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Monday saw China launch its Long March 4B rocket up to space, which successfully transported an Earth-observing satellite into the skies. What didn't appear to be as successful, though, was the booster's landing.
As per witness videos and reports, it appears that the booster's first stage came crashing down near a school.
The rocket was launched from Taiyuan Satellite Launch Center in Shanxi province, in north China at 1:57 pm Beijing time.
SEE ALSO: CHINESE ROCKET PIECE UNCONTROLLABLY FALLS DOWN TO EARTH, AGAIN
Satellite up to space
The Long March 4B launched China's Gaofen 11 satellite, an observation satellite that snaps high-resolution images that depict features as small as 3 feet (1 meter) in width, per Space.com.
Gaofen will be used mostly for land surveys, city planning, road networking, crop estimations, and disaster prevention, according to Chinese media.
Gaofen 11 will be joining other satellites that are part of the China High-resolution Earth Observation System.
Few official images of Monday's launch were shared, and so far, only amateur footage from witnesses have been posted online on Twitter and other social sites such as China's Weibo.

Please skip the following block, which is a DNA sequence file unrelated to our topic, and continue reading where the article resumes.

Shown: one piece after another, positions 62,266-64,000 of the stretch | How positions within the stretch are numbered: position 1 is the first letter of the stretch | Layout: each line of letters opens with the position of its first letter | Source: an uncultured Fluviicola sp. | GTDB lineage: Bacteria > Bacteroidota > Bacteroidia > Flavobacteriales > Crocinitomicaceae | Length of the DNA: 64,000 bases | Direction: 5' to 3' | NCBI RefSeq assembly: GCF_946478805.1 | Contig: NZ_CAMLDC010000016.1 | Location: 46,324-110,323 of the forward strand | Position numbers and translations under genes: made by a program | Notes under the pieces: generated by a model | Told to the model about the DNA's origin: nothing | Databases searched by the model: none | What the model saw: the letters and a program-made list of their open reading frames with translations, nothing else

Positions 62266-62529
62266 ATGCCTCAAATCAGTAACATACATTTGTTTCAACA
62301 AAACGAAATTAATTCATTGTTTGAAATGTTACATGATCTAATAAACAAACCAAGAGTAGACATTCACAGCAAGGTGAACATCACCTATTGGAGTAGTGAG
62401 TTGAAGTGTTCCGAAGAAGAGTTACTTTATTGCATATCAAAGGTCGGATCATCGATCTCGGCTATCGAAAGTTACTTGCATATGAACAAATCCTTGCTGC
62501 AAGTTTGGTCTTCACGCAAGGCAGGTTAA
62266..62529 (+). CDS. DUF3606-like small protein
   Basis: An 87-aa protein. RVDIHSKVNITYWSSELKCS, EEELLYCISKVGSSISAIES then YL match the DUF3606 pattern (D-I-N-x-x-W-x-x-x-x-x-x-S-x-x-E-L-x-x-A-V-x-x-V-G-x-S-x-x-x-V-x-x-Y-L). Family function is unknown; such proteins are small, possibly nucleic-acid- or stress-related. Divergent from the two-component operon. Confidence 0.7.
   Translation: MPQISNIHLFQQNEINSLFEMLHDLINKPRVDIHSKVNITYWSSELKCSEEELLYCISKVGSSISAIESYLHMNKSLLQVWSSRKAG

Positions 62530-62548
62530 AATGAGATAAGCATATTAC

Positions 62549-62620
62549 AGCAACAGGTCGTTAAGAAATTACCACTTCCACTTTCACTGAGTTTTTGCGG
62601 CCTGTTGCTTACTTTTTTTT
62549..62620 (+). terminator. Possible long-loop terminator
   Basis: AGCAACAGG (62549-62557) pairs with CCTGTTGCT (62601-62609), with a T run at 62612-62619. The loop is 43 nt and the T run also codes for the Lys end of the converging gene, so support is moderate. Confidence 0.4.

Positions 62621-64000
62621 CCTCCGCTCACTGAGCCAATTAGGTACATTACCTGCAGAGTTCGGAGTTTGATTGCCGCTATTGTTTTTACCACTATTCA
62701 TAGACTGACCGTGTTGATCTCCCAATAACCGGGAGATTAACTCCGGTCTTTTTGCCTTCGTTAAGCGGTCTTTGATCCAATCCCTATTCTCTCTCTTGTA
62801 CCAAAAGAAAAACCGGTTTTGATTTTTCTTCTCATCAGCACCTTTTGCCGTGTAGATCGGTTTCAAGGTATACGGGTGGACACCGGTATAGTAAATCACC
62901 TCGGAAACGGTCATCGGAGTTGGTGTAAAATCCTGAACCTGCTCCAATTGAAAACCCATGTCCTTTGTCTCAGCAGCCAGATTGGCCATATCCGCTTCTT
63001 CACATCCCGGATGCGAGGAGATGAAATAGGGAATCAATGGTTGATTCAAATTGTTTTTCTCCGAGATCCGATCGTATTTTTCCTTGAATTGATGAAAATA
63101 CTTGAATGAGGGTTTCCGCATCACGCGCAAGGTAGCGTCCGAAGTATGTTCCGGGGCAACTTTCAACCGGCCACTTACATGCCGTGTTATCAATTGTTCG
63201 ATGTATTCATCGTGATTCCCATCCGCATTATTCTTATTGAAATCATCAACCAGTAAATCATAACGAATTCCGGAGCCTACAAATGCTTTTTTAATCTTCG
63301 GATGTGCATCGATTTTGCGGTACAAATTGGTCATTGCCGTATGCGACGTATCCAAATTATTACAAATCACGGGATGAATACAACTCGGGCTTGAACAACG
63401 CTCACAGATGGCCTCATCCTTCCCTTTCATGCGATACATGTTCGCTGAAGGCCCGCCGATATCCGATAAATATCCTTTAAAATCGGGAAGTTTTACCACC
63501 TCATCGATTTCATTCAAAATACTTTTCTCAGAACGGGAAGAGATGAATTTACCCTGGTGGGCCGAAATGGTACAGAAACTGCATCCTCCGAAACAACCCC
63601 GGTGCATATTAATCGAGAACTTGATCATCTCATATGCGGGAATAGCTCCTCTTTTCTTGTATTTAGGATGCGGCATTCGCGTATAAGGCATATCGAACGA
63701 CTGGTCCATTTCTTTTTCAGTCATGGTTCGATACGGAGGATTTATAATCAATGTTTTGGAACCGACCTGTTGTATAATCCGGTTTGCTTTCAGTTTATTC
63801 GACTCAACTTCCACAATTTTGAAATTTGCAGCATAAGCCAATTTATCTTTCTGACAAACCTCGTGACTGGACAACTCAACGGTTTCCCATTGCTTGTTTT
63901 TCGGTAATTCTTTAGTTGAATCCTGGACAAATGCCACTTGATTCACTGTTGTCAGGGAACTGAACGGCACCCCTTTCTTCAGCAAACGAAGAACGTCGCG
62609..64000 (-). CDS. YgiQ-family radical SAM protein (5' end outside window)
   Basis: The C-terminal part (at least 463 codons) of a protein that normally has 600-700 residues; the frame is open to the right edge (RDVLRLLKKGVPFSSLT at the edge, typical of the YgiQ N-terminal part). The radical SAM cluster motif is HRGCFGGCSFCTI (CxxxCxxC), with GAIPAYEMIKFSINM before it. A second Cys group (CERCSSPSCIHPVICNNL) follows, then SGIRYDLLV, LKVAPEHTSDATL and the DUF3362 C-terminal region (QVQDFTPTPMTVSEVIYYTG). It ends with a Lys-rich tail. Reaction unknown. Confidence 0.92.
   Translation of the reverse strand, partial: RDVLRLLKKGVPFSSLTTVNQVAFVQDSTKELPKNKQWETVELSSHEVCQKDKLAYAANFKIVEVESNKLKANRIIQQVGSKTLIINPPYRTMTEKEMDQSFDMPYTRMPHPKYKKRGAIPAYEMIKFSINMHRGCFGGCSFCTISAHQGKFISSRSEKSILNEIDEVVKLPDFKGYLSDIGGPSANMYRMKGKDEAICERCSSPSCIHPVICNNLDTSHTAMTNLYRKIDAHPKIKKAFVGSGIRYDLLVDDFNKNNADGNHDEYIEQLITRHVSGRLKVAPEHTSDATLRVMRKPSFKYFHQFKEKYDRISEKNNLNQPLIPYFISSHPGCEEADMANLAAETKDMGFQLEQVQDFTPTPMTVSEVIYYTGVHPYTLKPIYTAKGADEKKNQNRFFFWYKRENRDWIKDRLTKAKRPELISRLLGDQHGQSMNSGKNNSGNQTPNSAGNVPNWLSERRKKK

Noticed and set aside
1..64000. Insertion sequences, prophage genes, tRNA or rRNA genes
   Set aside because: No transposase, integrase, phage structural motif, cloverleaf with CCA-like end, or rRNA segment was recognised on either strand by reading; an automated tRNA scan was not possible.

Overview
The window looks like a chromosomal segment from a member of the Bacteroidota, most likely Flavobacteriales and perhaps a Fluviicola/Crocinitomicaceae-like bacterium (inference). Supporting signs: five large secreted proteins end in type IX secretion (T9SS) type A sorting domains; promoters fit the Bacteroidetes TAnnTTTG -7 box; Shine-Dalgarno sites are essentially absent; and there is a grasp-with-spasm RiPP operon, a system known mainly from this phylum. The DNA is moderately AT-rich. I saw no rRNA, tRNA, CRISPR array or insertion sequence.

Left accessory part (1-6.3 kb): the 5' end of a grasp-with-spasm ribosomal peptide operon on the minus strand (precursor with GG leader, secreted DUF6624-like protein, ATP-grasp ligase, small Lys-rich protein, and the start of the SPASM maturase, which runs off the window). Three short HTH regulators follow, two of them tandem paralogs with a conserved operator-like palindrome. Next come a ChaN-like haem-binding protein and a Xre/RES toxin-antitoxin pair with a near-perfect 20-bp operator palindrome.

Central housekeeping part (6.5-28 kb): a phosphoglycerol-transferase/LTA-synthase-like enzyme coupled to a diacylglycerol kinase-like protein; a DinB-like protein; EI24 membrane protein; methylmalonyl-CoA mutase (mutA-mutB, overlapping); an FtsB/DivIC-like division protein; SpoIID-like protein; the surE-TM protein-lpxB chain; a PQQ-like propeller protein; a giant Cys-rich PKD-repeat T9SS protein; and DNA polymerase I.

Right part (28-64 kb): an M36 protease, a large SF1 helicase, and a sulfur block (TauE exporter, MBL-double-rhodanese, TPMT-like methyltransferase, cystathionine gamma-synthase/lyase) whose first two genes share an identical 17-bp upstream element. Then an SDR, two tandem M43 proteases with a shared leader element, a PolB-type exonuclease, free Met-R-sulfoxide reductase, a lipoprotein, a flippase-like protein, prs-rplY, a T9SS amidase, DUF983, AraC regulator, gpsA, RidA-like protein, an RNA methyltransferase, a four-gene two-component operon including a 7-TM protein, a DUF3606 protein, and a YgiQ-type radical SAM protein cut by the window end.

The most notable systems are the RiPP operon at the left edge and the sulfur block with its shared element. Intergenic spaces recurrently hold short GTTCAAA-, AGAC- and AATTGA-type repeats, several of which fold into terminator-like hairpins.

Plumes of orange smoke filled the sky
The footage was taken near Lilong village in Shaanxi province (per its author), neighboring the province where the launch took place, and it can be seen that large plumes of orange smoke float up to the sky near a local school. In the video, you can hear children's voices and the area that appears to be a schoolyard.
— LaunchStuff (@LaunchStuff) September 7, 2020
Post-launch debris typically falls in uninhabited areas, hence the inland and sparsely-populated launch sites chosen, but this time seems to have seen debris landing nearer a town.
The Gaofen 11 satellite was developed by the China Aerospace Science and Technology Corporation, and the Long March 4B rocket booster was built by the Shanghai Academy of Spaceflight Technology.
Monday's launch was the 40th one China undertook this year, without counting commercial launch service providers who carry out their own missions, per Space.com.